The miking of Tresco
“Make some noise!” screamed the DJ, although from where I was sitting, the Hyderabad crowd needed no instructions in the etiquette of din-making. A raucous, joyful racket seems to come naturally to an Indian cricket audience, as does its counterpart: complete and utter silence. And the passing from one state to the other can be disconcerting to the non-Indian, sofa-bound viewer. In the time it took the white ball bowled by Peter Trego to pass VVS Laxman’s bat and crash into the stripe-y stumps, the deafening nightclub atmosphere of the Rajiv Gandhi International Stadium was replaced by a quiet so complete and so eerie that we could have been watching a county game at Taunton. At first, I thought I’d pressed the mute button by mistake.
“I want rainy sixes”, read one banner in the crowd, clearly fashioned by a Somerset fan pining for the dampness of old Blighty. There was no rain, but there were sixes, my favourite ones being those dished up by Venugopal Rao, who for his first effort seemed barely to touch bat on ball but managed to send it crashing into the Deccan-blue plastic chairs beyond the long-on boundary. And, mercy of mercies, these big hits were entirely unsponsored. They were sixes in their natural state, as God intended them, with just a comforting cliché or two (“Oh that’s gone a long way!”) to mark their passing.
Some IPL innovations are hard to shake off, though. For some reason, Marcus Trescothick was miked up, and halfway through the Deccan innings Harsha Bhogle engaged him in a meandering conversation that redefined the word “interminable”. Eventually, poor Trescothick was allowed to concentrate on the game, although not before an edge from Rohit Sharma went flying past his left hand as he stood at slip. Bhogle speculated excitedly what it would have been like if Trescothick had been talking to them as he took the catch. More pertinently, we wondered what it would have been like if the incessant prattling of the studio-jockey had caused him to drop it.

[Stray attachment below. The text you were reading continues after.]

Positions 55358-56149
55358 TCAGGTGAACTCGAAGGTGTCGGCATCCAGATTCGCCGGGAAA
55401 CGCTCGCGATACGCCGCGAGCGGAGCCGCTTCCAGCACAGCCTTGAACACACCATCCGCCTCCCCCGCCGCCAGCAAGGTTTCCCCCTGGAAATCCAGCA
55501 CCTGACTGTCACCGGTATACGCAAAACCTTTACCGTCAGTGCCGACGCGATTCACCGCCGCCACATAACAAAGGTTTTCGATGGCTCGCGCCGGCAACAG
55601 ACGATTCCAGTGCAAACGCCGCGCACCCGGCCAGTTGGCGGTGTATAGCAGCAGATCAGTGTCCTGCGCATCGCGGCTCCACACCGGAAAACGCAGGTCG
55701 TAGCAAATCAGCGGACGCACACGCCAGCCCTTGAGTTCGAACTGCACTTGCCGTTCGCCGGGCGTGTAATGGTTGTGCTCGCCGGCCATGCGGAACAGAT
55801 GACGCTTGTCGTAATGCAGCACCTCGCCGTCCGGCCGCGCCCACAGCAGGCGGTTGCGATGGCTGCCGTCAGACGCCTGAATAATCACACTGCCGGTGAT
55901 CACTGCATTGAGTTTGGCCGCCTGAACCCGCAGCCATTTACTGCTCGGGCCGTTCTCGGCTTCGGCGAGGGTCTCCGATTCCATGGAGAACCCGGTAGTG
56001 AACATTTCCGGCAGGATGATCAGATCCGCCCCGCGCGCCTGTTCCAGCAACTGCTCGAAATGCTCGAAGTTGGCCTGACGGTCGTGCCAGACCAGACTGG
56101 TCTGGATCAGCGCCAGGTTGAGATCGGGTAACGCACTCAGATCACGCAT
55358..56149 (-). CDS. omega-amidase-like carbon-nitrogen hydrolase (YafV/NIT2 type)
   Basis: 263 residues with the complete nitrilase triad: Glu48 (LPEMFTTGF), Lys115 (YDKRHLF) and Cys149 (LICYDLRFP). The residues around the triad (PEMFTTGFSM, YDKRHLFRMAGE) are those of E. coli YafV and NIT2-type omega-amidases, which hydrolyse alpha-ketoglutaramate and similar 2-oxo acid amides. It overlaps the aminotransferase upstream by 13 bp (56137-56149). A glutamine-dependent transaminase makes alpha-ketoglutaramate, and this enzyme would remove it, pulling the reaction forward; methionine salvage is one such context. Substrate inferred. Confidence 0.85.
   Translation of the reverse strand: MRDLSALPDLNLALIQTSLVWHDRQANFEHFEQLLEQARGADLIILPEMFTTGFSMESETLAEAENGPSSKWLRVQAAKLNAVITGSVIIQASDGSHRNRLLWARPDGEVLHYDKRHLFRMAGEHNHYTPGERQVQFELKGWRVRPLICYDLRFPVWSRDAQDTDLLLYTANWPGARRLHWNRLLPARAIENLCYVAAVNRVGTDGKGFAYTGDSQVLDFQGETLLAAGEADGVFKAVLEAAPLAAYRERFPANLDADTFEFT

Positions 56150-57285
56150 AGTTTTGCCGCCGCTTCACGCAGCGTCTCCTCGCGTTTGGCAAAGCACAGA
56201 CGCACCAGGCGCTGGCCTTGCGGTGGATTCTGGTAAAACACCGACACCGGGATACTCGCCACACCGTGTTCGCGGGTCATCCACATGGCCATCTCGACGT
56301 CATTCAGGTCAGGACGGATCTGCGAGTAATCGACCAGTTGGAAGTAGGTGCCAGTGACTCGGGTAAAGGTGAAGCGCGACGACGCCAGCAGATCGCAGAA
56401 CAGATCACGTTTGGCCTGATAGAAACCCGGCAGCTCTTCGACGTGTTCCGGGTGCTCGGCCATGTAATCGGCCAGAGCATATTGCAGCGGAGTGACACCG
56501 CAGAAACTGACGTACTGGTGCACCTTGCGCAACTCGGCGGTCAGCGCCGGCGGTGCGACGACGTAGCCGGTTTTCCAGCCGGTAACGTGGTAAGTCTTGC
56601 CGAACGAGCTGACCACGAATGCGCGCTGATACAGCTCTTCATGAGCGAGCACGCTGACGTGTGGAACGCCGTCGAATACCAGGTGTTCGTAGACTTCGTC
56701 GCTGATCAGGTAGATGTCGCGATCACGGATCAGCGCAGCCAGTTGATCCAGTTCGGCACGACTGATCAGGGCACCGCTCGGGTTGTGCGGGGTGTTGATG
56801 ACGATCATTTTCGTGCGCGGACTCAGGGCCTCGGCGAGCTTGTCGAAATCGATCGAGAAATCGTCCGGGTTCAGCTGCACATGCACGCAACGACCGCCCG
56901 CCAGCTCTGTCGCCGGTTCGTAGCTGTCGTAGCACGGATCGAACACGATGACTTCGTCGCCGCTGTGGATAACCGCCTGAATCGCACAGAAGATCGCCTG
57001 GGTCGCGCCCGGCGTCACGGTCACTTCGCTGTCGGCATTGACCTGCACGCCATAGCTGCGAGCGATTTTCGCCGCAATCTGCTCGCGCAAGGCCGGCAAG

And alongside the irrepressible Harsha was one time fast bowler and Atherton-baiter, Allan Donald, in his new incarnation as commentator-cum-expert. It’s early days but I am pleased to report that he is already showing the skills you need to ascend to the punditry pantheon. For example, as the Somerset run-chase faltered, Craig Kieswetter lofted a ball from Pragyan Ojha high towards long-on. Donald seized his moment. “Shot!” he exclaimed, confidently, “And this could be out as well… it is! Not a good shot!” With such admirable verbal dexterity, Donald could be a fixture in the commentary box for many years to come.
Andrew Hughes is a writer currently based in England